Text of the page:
CHRISTMAS DAY, fiction by Len Kuntz

January 10, 2016 by RJ



No one has arrived yet but Dad is already drunk, standing on the deck with a pellet gun aimed at a horde of geese which have swam across the lake to feast on our lawn, yes shitting all over it, too, as they pluck and stab at the grass ignorant or defiant of a dangerous onlooker. Mom shouts for him to put that thing down, says neighbors will call the cops again and this time my dad will be tossed in jail, but Dad’s on a mission, fixated with an enemy who can’t fight back, who will only squawk and honk even as the pellets wiz by their heads and webbed feet. “Stupid mangy fucking things,” Dad says, cocking and firing the rifle. I hear him chuckle when he finally hits one of the birds, taking aim at another.

People tell me I look like him, an exact replica, and I don’t like it. They say I’m just as moody, and I don’t like that either.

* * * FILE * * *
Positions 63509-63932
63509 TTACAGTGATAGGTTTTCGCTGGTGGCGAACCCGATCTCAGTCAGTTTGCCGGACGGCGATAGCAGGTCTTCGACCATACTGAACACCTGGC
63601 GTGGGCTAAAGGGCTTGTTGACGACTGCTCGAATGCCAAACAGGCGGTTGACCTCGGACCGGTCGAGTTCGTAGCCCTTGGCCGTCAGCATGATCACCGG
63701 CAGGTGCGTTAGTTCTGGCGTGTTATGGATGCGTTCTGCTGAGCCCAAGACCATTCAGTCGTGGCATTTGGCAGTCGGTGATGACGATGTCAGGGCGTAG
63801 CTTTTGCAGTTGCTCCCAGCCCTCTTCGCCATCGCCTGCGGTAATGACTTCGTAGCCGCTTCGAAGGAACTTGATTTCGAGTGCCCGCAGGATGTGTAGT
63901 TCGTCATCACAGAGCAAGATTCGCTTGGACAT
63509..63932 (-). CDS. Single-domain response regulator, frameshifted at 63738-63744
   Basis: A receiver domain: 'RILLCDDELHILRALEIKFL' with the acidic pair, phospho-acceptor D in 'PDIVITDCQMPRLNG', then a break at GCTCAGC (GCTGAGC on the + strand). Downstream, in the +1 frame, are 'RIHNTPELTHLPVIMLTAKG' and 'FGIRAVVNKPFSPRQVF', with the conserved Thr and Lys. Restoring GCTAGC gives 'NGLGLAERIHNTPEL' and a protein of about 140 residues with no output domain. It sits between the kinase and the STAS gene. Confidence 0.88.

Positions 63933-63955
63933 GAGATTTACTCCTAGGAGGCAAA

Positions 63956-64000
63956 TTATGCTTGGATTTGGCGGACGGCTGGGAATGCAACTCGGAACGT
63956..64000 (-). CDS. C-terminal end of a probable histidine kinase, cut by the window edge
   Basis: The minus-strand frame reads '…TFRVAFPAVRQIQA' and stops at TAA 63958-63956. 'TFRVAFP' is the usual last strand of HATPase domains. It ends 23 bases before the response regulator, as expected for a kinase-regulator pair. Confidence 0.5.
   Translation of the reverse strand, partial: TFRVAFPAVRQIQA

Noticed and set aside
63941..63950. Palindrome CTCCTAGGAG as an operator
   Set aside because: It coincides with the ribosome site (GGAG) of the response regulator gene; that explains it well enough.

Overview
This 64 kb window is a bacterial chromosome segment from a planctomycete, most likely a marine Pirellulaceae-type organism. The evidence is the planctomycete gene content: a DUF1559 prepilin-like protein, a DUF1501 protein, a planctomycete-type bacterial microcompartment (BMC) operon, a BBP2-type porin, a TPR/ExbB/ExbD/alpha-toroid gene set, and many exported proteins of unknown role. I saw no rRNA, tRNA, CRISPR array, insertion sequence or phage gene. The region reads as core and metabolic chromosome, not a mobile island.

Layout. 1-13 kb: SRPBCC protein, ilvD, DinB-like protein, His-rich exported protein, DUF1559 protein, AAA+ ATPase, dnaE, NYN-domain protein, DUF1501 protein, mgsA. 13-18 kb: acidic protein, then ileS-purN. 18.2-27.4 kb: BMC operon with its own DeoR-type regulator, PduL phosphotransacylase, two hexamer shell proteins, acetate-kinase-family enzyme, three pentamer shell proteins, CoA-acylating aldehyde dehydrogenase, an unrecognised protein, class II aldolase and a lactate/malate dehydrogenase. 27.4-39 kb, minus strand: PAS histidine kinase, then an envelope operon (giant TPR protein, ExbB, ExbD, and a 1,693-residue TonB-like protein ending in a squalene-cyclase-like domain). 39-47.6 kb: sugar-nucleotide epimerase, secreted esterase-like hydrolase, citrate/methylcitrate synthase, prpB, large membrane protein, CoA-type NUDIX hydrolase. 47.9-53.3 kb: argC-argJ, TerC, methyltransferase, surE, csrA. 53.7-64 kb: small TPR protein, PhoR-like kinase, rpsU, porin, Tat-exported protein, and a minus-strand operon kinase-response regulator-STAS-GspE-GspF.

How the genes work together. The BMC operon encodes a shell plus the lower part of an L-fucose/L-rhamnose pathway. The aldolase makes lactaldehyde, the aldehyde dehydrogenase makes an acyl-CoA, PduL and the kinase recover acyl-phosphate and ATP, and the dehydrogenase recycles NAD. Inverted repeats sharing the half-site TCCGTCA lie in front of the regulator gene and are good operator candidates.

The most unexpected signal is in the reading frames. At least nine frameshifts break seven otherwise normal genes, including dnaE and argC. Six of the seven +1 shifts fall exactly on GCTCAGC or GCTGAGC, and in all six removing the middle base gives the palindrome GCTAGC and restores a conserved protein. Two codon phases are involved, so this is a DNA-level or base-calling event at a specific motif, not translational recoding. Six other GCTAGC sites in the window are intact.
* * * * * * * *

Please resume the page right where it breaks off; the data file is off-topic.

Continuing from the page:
I feel the urge to push him off the deck, over the railing. I see myself doing it, watching him plunge headlong twenty feet below. That would alter things, but it’s also something he would do. Instead I go inside and phone the police, tell them there’s a deranged man trying to kill defenseless geese, a man with a gun. Then I grab the gin bottle, take a long pull, walk out the front door, thinking about what was, what wasn’t, what might be.



LEN KUNTZ is a writer from Washington State and an editor at the online magazine Literary Orphans.  His story collection THE DARK SUNSHINE debuted from Connotation Press in 2014 and his newest collection, I’M NOT SUPPOSED TO BE HERE AND NEITHER ARE YOU releases from Unknown Press in March of 2016.  You can also find him at

%d bloggers like this: